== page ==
Pro Tip: One way to see if you’re setting your monthly budgets too high or too low is to check living cost websites (like Numbeo, for example) or the “Living in” guides that universities usually have and where they estimate living expenses.

Get inside knowledge

Sometimes you can do it all if you have the right information. For example, did you know that in Lisbon most museums are free in the first Sunday of every month? Or that you have subsidised meals in Ljubljana’s Faculty of Economics? All these things are usually local common knowledge that you will only find out by talking to other students or checking your university website.

Tip: Have you ever bought a very expensive book only to use it once during your whole semester? To prevent this, sometimes universities have print shops that sell copies of these academic books at a more affordable price. Other good alternatives are to buy them from the student association’s book bank; to check if you can find a PDF version online; or if someone is willing to sell it on a student Facebook group for a cheaper price.

Do extracurricular activities

Going to university is a big mark on your CV, one that’s very important for your future professional life. But nowadays graduating from university isn’t enough for most companies, since they search for competent candidates in every aspect and not just in the academic field.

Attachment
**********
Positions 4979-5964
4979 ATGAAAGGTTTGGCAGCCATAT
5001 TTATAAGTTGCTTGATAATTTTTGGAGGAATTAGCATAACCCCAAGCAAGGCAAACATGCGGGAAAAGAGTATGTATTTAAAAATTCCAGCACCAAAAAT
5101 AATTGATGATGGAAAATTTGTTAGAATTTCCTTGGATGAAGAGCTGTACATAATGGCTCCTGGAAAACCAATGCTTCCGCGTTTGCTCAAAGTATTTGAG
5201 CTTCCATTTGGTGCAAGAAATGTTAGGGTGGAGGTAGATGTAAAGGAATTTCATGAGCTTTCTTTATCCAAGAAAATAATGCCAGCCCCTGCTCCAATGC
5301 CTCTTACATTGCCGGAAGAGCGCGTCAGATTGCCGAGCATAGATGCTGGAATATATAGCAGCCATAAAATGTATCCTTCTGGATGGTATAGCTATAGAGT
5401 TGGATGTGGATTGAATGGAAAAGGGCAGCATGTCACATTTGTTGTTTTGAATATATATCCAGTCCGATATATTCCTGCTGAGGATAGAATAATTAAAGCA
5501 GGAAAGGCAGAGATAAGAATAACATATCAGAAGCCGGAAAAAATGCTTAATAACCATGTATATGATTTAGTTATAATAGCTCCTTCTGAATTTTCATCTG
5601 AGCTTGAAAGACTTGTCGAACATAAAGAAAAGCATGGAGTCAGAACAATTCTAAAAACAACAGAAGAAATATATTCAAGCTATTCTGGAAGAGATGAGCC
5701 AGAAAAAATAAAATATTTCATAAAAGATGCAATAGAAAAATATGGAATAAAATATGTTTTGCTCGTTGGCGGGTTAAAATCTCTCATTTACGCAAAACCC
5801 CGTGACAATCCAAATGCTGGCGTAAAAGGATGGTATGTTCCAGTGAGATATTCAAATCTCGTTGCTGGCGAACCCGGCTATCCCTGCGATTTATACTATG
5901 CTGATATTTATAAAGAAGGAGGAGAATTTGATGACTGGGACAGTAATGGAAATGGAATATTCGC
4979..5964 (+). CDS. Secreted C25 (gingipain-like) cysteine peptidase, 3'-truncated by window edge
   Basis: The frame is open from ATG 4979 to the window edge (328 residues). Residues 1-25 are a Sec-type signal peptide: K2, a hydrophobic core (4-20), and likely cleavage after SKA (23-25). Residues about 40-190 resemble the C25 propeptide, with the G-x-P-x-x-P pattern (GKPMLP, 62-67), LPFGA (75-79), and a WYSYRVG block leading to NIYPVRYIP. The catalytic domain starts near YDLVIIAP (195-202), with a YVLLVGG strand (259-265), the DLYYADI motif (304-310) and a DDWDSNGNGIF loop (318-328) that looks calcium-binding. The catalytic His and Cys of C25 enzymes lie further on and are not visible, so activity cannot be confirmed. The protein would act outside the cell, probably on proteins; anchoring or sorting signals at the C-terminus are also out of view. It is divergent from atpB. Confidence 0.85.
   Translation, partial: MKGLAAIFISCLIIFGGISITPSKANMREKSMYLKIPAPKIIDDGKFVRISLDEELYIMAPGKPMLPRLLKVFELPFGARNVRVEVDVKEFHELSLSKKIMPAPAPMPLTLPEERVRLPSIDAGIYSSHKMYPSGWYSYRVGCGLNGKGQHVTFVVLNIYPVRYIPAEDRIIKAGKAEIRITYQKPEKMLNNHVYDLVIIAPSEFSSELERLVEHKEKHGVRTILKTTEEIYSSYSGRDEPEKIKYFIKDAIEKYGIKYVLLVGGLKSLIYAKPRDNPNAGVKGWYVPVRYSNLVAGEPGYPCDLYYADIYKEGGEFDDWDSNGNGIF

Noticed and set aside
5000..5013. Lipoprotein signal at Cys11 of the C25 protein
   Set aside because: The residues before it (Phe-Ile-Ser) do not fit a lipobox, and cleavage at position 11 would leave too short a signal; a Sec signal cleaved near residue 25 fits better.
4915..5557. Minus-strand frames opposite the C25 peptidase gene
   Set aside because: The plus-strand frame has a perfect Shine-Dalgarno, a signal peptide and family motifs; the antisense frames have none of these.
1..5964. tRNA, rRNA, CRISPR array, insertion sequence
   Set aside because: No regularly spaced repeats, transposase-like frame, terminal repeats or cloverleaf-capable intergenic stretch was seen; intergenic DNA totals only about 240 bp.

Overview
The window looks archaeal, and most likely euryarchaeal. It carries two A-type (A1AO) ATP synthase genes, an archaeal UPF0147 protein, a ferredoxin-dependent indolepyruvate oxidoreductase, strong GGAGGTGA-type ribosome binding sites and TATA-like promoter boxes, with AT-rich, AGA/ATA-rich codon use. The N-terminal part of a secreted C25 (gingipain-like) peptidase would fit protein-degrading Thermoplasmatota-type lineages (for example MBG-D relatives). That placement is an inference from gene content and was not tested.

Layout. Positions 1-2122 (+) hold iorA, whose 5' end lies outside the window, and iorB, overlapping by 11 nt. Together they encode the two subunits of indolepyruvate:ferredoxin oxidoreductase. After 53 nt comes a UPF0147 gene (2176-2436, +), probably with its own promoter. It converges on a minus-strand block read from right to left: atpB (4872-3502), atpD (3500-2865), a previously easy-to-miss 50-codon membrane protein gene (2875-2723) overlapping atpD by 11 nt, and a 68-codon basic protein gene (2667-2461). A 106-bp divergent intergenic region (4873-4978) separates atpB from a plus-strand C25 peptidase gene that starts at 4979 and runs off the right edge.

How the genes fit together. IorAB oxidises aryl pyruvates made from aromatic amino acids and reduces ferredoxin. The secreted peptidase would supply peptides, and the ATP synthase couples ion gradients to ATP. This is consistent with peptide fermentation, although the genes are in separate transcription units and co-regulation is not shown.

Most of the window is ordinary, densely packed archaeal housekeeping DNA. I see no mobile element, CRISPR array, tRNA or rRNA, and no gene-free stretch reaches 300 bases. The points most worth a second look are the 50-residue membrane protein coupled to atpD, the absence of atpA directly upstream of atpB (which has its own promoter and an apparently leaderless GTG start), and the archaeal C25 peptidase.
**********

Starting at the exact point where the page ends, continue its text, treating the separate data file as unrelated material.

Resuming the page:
One thing that companies value enormously on your curriculum are extracurricular activities where you can upgrade your soft skills and learn how to be a more proactive person.

Join school clubs

School clubs are very diverse and change from university to university, but they can always give you a sense of responsibility for the work you’re doing and, more importantly, make you develop your team working skills. These kinds of clubs are very common in universities, and they can be about anything.

Practice sports

Another activity you will surely find in your university are sports. You may think that it’s not a big deal for companies, but actually sports are really great to develop soft skills. You keep schedules and give your best for the sake of the team.

Get an internship

One of the main requisites from companies when they are recruiting is experience. You may think that it’s not really important for you right now because you’re still studying, but there are a lot of opportunities for students to gain experience in their fields through internships, part-time jobs or even one-time jobs. This kind of experience is a great addition to your CV and for you to get to know how the job world works, even before you start. 

Join a company’s Ambassador Programme

Another way of getting experience in a company is through their Ambassadors Programmes. As an ambassador, you become a representative of the company in your university and you get the chance to know how a company actually works from the inside.

Some Ambassador Programmes are more complete than others. At Uniplaces, for example, besides becoming a representative of the company, you can develop your soft skills and be an active part of the company by helping students find a home, create content for social media channels, and talk with potential partners. The best part is you can make really good friendships and have new experiences too.

Workshops